Winter Hull Storage



I store my boat for the winter on a lakefront dock (wood w/fixed steel legs). Last year I pulled the hull onto two bunks and covered w/a tarp, had some snow/ice buildup in the cockpit, despite trying to "tent" it with PVC pipe.

Others have suggested that I turn the hull upside down and skip the tarp. Is this better for the hull (avoid depressions from bunks)?

Do I need to remove the jibcars to prevent damage?

Is there risk of damage to teak coamings; the bow fitting; the mast tabernacle; or the mainsheet swivel block/barney post, from the weight of the hull (I have a Mod 2)?

Should I now cover the bottom of the hull with a tarp?

Do I need to do anything to secure the centerboard?

Any other pros/cons for either method?

Thx in advance.
I'm no expert, but I do know that the hull is heavy! I'm not sure how you would turn it over safely. It seems to me that turning it over introduces unnecessary risk that something might go wrong as you turn it. But maybe others will advise that it can be done safely.

My boat sits on a trailer all winter (as do many others I would guess) which has two large bunks for the main support as well as rollers underneath and the hull seems to be in good shape - no depressions. But, now you have me wondering about how it will be ten years from now.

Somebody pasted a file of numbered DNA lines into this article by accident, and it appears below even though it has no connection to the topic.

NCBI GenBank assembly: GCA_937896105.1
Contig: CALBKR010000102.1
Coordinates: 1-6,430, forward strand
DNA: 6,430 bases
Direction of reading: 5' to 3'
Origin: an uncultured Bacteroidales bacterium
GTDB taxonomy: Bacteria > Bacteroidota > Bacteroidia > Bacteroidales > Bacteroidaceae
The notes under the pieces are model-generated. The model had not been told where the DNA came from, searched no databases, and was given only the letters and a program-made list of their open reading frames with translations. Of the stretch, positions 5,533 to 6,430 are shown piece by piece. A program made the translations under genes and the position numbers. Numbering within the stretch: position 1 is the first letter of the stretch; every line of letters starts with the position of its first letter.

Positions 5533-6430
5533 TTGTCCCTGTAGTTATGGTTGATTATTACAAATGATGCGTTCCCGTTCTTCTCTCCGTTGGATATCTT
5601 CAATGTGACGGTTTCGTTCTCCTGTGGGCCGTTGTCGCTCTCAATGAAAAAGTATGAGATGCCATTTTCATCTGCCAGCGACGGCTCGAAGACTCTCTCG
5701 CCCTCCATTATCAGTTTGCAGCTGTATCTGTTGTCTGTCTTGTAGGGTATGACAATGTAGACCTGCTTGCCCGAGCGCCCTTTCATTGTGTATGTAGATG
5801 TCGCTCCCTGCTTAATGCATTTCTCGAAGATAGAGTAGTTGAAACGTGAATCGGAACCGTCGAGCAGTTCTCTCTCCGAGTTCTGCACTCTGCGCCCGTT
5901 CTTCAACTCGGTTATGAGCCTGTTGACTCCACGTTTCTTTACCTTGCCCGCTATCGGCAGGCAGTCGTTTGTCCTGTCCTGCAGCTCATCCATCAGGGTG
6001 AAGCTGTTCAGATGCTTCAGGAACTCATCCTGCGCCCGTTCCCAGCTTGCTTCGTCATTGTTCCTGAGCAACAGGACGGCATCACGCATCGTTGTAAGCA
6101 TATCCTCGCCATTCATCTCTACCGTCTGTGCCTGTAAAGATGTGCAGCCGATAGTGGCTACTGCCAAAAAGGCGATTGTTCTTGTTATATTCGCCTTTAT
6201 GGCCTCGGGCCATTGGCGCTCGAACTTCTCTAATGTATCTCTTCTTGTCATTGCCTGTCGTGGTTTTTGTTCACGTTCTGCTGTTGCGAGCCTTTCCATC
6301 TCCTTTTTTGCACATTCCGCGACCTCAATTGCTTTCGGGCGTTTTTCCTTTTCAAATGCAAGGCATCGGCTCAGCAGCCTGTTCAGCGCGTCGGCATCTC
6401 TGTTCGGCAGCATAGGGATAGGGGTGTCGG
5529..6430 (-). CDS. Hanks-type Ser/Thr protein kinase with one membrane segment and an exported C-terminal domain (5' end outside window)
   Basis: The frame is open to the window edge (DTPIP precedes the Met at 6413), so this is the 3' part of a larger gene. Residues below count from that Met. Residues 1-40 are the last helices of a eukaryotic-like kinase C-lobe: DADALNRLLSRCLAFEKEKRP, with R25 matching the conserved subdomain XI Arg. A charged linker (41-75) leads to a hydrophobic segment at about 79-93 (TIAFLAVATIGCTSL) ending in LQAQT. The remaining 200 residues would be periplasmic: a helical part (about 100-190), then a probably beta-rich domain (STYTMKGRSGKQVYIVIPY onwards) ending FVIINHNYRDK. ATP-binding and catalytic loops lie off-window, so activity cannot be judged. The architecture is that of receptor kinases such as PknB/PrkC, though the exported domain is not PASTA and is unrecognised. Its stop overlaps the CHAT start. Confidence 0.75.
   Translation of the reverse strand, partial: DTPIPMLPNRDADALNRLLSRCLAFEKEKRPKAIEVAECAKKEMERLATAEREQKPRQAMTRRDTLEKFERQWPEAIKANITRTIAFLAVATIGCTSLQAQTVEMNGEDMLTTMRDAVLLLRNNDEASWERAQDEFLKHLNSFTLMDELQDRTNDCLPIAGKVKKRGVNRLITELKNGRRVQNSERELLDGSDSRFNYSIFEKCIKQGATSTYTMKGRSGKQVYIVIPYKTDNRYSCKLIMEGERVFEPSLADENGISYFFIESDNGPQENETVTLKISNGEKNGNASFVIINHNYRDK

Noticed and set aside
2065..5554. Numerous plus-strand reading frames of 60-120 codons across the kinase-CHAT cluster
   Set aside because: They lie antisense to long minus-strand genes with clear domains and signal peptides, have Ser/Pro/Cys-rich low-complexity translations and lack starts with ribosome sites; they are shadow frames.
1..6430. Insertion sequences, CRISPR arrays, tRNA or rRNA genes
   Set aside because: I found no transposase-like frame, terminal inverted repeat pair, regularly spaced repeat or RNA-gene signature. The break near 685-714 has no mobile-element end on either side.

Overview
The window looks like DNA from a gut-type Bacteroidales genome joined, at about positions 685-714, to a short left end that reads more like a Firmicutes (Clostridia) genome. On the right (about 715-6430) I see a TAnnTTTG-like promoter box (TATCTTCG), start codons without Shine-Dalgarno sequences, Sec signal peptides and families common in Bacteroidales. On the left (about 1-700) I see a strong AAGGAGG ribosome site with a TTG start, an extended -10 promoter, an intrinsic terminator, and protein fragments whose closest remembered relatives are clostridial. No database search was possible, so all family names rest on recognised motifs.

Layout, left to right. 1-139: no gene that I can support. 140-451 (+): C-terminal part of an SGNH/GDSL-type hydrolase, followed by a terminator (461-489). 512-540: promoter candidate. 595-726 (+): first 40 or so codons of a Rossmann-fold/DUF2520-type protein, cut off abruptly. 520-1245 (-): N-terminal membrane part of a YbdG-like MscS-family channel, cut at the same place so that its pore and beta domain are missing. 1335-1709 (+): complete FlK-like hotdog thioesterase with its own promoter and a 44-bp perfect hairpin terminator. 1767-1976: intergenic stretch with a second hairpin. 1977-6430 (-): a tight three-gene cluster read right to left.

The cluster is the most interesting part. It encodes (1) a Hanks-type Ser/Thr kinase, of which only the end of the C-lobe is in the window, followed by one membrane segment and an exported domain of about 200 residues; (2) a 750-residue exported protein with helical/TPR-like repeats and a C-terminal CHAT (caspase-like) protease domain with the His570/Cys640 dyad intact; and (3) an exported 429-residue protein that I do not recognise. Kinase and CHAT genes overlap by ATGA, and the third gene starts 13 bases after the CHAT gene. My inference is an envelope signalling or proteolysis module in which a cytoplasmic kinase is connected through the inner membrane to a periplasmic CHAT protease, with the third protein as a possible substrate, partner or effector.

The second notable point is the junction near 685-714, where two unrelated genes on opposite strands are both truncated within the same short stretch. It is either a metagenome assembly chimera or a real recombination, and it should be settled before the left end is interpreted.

Have you tried laying the mast across the boat, resting on the transom and the foredeck, to serve as a support for the tarp so that the rain runs off? Snow won't run off until it melts, so you would have to pull the tarp tight enough to prevent it from sagging from the weight of the snow.

I am a new owner so no real experience. I plan to store my 14.2 on the trailer. My trailer has a boom support at the front of the boat. I have run the mast from that support to the center of the transom. I bought a 15'x11' tarp that seems to fit well. You need to use shock cords to keep the tarp tight at the bottom of the boom support, mid boat and the rear. With the trailer raised high in the front rain seems to run off well. In addition the front of the tarp runs vertically on eather side of the mast creating a vertical slot for airflow. I plan 2 things 1) Make a support for the rear of the mast to get a little more run off at the rear. 2) To support the weight of snow, I may use rope or strapping to wrap around the boat and the mast. This should provide support but still allow runoff.

I store my mast and boom in my garage strapped to the ceiling to stay out of the way. I store the boat on the trailer on an incline with trailer tounge pointed up hill. I raise the tounge and put an upturned 5 gallon bucket under it and then a concrete block on top of that. This has the back end of the boat pointed down at a steep angle. I then cover the boat with a tarp. I leave out the cockpit drain plugs and the bilge drain for any water to drain out. The combined angle of the incline(hill) and the tounge raised up was enough to keep 6-8 inches of snow and any rain off without any bracing underneath.